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Who Or What Was Ailsa Craig?

Waiting my turn at the dentist recently I was surprised when they called the name of the next patient. “Ailsa Craig” was not however my expected shiny red tomato but a very smartly dressed woman. I wonder how many other waiting patients thought the same as me? Or were they perhaps thinking Scottish islands and onions?

Ailsa Craig is a small granite island, renowned for birds and wildlife. Situated at the mouth of the Clyde the island is believed by some to be the “plug” from a long extinct volcano. The source of granite for most of the world’s curling stones and home to 700 gannets, it bears absolutely no resemblance to either a tomato or an onion. So, how come the three share a name?

Tomato Ailsa Craig

The origin of this reliable and much-loved variety is vague however the consensus seems to be that it was introduced in 1908 by Alan Balch. Mr Balch lived on the Moray Firth, a long way from the Clyde. However, at around the same time the first motor yacht, Ailsa Craig was receiving much publicity. The yacht won the Bermuda Power Boat race in both 1907 and 1908. So, it seems likely that Tomato Ailsa Craig was named not after the island but after a yacht. Which in turn was no doubt named after the island!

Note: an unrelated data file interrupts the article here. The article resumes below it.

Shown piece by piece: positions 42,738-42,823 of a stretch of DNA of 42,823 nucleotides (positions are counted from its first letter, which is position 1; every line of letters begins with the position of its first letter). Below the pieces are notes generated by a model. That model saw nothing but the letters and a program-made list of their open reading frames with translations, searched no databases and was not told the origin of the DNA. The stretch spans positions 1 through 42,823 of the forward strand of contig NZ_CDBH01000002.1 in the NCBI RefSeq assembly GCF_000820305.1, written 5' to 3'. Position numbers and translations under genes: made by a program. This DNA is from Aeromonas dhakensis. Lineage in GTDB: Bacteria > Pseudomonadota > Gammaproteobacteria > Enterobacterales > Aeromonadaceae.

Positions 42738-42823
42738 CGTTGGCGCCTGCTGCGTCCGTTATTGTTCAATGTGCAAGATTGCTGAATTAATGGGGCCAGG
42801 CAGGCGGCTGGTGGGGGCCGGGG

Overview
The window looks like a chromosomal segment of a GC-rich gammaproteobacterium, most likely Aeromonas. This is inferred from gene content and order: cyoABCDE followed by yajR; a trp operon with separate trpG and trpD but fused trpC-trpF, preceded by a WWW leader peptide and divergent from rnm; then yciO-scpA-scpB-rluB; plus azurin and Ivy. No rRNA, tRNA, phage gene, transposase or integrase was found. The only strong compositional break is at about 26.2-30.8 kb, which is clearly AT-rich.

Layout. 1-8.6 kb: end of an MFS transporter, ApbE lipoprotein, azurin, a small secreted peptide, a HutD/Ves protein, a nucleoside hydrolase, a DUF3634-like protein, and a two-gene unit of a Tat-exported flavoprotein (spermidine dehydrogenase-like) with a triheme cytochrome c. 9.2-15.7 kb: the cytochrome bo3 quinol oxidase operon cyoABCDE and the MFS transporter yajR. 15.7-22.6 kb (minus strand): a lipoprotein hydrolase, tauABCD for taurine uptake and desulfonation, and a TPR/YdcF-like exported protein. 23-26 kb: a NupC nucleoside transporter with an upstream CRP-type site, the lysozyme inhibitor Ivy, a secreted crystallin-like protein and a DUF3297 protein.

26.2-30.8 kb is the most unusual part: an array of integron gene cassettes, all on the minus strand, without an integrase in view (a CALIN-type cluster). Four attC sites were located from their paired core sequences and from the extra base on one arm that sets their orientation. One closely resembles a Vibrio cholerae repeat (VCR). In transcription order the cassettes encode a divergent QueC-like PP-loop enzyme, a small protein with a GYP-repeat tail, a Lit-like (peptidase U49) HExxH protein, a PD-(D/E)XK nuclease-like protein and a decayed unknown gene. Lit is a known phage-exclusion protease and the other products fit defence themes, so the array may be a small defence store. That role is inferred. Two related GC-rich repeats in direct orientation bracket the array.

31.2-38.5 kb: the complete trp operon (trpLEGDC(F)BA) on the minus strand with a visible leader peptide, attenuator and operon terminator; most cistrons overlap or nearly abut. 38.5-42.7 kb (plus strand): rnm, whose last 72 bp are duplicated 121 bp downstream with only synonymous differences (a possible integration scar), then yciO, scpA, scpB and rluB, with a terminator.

Being of Scottish origin Tomato Ailsa Craig is tough, reliable and an early cropper.

Onion Ailsa Craig

Now this was definitely named after the island! It was developed back in 1887 by David Murray, head gardener at Culzean Castle in Ayrshire. Now a hotel, Cuzean Castle once belonged to descendants of Robert the Bruce. The impressive building overlooks the Firth of Clyde and has fine views of, you’ve guessed it, Ailsa Craig!

Onion Ailsa Craig was marketed back in 1885 by John Sutton & Son, founders of Suttons and is a large mild flavoured variety.

So next time I hear the name Ailsa Craig called out I won’t know whether to expect an onion, tomato, island or a motor yacht. Or perhaps just the same smartly dressed woman. As the youngest of them all I wonder which she was named after?

 

 

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Lis

About Lis

Our Suttons Blog comes from Lis Wallace, Head of Customer Service here at Suttons since 2002. Living on the edge of Dartmoor Lis has a large and “somewhat tricky” garden split across several levels but with the bonus of a stream tumbling through and a large, fertile veg patch. Across the blog Lis will share some of the knowledge she has gained over the years from her father, from working at Suttons and also from her own trial and error. Storm the Jack Russell is bound to chip in now and then. That’s what terriers do!

2 thoughts on “Who Or What Was Ailsa Craig?”

  1. Brenda Balch says:

    My grandfather, Alan Balch, was living in Girvan when he first bred the Ailsa Craig tomato. He moved to Forres in Moray later. So the tomato is named after the island. My grandmother’s maiden name was Girvan. She was born there and the family was involved in the quarrying of granite on Ailsa Craig for the curling stones. There was no yacht involved I can assure you.
    Brenda Balch

  2. Linda Laird says:

    Thanks so much for the clarification. I just bought some “Ailsa Craig” onion plants, which I hope will be tough enough to do well in Colorado Springs, at 6,700 ft. I didn’t know about the tomato variety, or the curling stone quarry, or the island. I thought Ailsa was a person, perhaps related to the early 20thC artist Edward Gordon Craig, who was also one of Isadora Duncan’s lovers. It all connects, right?

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